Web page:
07 April 2014
Ethical Corporation has found that FTSE 100 companies are on the right track with regards to human rights reporting in annual reports.
Changes to the UK Companies Act have made human rights reporting mandatory for UK listed companies, which specifically includes ‘policies in relation to these matters, the effectiveness of those policies and future direction of the business’, which needs to be to the extent necessary for an understanding of the company’s business.
The regulations took effect 1 October 2013 and 27 FTSE 100 companies have released annual reports which should comply.
Research has found that 24 out of the 27 (89%) early reporters included a statement of their commitment and awareness of human rights and 18 of them outline management responsibilities (67%). But only 6 (22%) gave an overview of the key human rights risks that their company faces, and included signposts to policies and processes. On average they covered the topic in fewer than 200 words.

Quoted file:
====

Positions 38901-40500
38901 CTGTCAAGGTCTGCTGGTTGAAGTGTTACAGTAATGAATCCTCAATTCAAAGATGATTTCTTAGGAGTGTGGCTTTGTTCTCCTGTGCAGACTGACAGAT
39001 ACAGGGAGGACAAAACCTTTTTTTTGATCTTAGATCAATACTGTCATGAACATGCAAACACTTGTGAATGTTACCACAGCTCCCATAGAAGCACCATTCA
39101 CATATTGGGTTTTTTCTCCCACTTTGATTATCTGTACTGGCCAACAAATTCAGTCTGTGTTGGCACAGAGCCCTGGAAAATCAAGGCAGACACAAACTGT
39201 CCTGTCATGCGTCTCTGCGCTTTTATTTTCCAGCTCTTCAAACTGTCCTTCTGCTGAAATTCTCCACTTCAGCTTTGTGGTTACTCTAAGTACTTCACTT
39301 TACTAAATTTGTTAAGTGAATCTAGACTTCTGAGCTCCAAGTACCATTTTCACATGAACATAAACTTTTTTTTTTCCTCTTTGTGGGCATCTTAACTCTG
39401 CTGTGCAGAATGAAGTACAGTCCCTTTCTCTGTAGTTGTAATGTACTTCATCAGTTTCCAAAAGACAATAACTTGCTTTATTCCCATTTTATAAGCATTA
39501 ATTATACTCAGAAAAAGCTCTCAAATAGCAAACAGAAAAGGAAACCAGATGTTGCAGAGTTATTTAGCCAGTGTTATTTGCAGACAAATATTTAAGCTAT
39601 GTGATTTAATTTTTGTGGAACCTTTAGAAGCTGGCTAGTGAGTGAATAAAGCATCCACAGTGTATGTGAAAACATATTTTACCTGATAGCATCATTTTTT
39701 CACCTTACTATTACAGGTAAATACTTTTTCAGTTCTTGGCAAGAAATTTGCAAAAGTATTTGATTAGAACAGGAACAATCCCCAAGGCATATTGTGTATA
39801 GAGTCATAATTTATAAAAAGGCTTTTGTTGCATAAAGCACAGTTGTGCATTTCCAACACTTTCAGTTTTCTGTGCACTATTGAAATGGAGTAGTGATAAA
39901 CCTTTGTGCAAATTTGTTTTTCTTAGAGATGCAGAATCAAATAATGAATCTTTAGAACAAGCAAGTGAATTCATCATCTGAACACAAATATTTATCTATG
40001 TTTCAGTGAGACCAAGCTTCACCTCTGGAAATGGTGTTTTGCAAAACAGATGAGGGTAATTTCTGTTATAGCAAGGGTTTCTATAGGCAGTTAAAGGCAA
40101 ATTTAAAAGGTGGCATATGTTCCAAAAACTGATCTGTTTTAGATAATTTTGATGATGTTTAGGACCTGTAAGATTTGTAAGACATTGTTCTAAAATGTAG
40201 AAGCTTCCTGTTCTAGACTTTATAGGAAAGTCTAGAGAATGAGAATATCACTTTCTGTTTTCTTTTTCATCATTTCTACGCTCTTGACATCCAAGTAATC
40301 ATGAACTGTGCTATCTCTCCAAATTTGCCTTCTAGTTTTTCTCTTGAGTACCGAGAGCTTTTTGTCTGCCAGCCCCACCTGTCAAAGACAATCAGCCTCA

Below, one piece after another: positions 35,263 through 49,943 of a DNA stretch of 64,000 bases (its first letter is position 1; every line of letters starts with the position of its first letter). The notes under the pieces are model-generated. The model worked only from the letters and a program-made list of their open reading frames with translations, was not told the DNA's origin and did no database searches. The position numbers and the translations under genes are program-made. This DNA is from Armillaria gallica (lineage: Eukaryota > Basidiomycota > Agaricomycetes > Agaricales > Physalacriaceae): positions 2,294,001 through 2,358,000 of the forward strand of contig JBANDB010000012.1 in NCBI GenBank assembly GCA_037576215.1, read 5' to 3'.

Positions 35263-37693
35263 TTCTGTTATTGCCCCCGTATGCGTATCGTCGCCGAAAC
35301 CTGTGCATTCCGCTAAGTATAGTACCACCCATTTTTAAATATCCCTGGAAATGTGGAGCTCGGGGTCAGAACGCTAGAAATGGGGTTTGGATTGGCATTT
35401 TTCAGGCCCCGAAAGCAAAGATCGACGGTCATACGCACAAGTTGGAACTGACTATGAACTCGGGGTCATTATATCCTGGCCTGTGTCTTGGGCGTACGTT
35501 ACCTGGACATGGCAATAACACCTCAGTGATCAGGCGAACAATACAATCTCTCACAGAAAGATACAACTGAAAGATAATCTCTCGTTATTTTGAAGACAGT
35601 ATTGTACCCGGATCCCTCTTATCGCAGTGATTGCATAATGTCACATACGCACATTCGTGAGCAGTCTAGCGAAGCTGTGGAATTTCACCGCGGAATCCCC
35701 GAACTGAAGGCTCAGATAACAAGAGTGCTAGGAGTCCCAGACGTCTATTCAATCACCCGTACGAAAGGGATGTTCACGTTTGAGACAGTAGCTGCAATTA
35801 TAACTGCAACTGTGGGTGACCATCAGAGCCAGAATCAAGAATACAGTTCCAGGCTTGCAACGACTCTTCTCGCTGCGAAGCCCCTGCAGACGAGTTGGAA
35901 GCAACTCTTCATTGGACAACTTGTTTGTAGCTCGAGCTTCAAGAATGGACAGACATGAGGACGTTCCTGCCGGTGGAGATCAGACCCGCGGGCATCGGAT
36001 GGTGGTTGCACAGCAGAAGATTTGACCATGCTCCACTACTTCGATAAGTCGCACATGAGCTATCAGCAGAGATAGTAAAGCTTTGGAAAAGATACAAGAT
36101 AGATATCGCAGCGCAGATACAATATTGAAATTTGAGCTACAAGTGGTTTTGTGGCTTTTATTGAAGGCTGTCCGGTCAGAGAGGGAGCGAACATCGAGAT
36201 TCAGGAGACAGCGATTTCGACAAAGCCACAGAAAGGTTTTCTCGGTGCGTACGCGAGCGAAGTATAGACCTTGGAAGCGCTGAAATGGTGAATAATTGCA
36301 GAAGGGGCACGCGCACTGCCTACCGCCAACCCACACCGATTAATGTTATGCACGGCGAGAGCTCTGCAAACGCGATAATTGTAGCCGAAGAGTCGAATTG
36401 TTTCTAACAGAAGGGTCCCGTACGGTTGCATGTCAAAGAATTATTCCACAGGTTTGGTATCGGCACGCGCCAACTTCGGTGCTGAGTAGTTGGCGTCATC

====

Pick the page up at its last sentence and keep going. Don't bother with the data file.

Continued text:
With no formal guidance beyond that above, Carnstone LLP has outlined what a disclosure should include:
According to Ethical Corporation, human rights is a very broad topic, and a large corporation can affect people’s rights in many ways, including through their widest possible ‘sphere of influence’. Without a sensible view of the principal risks or issues, it is impossible for the reader to judge the adequacy or effectiveness of the company’s response – as required by the regulations.
Ethical Corporation adds that while it is a positive start, without better risk analysis and declaration, companies will struggle to know if they are truly on the right track.